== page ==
Entries in Contagious (5)


Bone Tired: Study Shows Yawning Dogs Empathizing with Owners

Digital Vision/Thinkstock(LUND, Sweden) -- We’ve all heard that a dog’s bark can be worse than its bite, but what about its yawn?

It turns out that aspect of canine behavior may provide evidence that dogs really are man’s best friend. A study out of Lund University in Sweden found that our canine companions often yawn in reaction to seeing a human do the same thing.

The phenomenon, known as contagious yawning, is prominent among many groups of animals, humans included. However, the process, which is believed to indicate empathy and help contribute to group mentality and social structure, has been less studied between species.

Elainie Madsen, a doctor of psychology at Lund University who co-authored the study, told ABC News dogs were chosen because “they spend so much time with us, and we spend so much time with them.”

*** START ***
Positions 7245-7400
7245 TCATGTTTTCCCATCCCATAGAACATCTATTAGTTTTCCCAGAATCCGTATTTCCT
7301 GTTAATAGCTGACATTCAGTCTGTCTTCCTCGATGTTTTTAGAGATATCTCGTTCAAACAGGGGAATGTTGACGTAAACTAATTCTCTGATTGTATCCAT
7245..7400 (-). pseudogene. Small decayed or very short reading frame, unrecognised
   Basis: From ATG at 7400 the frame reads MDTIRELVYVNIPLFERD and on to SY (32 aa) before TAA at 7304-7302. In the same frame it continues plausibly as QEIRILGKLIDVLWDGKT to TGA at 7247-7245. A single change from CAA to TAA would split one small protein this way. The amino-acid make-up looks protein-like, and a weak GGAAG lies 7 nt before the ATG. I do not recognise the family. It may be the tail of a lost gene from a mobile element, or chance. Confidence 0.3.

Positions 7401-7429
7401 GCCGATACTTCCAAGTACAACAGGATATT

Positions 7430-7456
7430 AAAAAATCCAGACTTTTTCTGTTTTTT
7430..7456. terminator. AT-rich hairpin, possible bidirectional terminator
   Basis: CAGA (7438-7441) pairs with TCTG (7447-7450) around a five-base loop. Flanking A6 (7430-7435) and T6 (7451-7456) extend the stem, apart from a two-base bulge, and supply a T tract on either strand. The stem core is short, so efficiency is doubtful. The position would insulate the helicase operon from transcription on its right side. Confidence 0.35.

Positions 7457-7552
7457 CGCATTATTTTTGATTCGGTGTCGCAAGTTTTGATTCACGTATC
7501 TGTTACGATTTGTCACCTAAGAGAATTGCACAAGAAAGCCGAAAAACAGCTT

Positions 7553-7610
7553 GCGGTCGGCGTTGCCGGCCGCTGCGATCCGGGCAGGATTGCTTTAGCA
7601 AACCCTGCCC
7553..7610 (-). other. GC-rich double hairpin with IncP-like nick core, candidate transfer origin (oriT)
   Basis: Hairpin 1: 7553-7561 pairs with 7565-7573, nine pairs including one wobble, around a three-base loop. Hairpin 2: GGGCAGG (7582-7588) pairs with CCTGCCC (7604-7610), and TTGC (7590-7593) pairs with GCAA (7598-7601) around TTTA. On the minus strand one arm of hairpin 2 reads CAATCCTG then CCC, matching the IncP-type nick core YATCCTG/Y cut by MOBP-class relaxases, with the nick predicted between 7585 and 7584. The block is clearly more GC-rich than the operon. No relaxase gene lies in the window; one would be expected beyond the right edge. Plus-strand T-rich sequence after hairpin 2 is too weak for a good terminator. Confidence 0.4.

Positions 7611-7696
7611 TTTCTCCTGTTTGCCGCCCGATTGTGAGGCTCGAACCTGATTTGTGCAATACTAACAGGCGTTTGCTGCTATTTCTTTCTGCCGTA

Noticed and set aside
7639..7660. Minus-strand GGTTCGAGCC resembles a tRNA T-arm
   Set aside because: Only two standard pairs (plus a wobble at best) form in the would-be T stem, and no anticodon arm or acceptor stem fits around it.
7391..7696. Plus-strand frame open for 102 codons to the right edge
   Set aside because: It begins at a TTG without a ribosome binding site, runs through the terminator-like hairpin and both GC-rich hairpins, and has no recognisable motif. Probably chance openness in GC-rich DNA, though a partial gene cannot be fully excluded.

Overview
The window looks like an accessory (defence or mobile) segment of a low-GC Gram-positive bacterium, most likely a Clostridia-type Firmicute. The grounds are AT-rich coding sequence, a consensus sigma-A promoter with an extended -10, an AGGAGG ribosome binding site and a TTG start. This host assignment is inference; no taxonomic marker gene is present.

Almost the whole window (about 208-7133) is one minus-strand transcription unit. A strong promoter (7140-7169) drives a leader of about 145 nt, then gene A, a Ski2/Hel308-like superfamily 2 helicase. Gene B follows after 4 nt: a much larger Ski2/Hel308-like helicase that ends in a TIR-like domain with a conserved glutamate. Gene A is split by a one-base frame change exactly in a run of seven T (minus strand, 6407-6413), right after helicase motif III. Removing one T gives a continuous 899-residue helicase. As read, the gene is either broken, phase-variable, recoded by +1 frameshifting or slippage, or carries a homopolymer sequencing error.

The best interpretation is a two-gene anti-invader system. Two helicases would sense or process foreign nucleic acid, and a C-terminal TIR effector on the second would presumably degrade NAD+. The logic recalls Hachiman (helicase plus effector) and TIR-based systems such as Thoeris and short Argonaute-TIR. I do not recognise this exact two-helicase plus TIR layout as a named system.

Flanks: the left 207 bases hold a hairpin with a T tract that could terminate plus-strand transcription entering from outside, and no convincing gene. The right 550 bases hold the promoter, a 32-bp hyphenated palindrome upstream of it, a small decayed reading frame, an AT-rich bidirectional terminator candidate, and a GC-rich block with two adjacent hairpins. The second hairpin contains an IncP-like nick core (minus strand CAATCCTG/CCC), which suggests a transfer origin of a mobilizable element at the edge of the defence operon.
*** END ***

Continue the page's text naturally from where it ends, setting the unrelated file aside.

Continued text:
“For those of us who have dogs,” she said, “we often feel this very close connection with them, and we feel that they must understand or sympathize with our emotions and our emotional states.”

The study took 35 dogs between the ages of 4 and 14 months and exposed them to various yawning human beings. Madsen found the results fascinating.

“We showed that the dogs were yawning contagiously – not just yawning but they also took on the emotion that yawning usually signifies, which is usually sleepiness and tiredness,” she said.

As with humans, age proved to be a significant factor in whether or not a dog exhibited contagious yawning.

“They go through what seems to be an empathy development that somehow mirrors humans’ empathy development, so it’s just obviously on a very different time scale,” Madsen said. “Human children don’t begin to yawn contagiously until they’re about 4 years old. Below that age, they seem pretty immune to others yawning at them. In dogs, this happens when they’re about 7 months old. Dogs below that age don’t seem to yawn, either.”

So what does this mean for dog owners?

According to Madsen, it’s a reason to rest assured that your dog really does love you as much as you love it.

“Dogs really have a close emotional connection with people,” she said, “with owners as well as with other people.”

Copyright 2012 ABC News Radio


Yawns More Contagious Between Loved Ones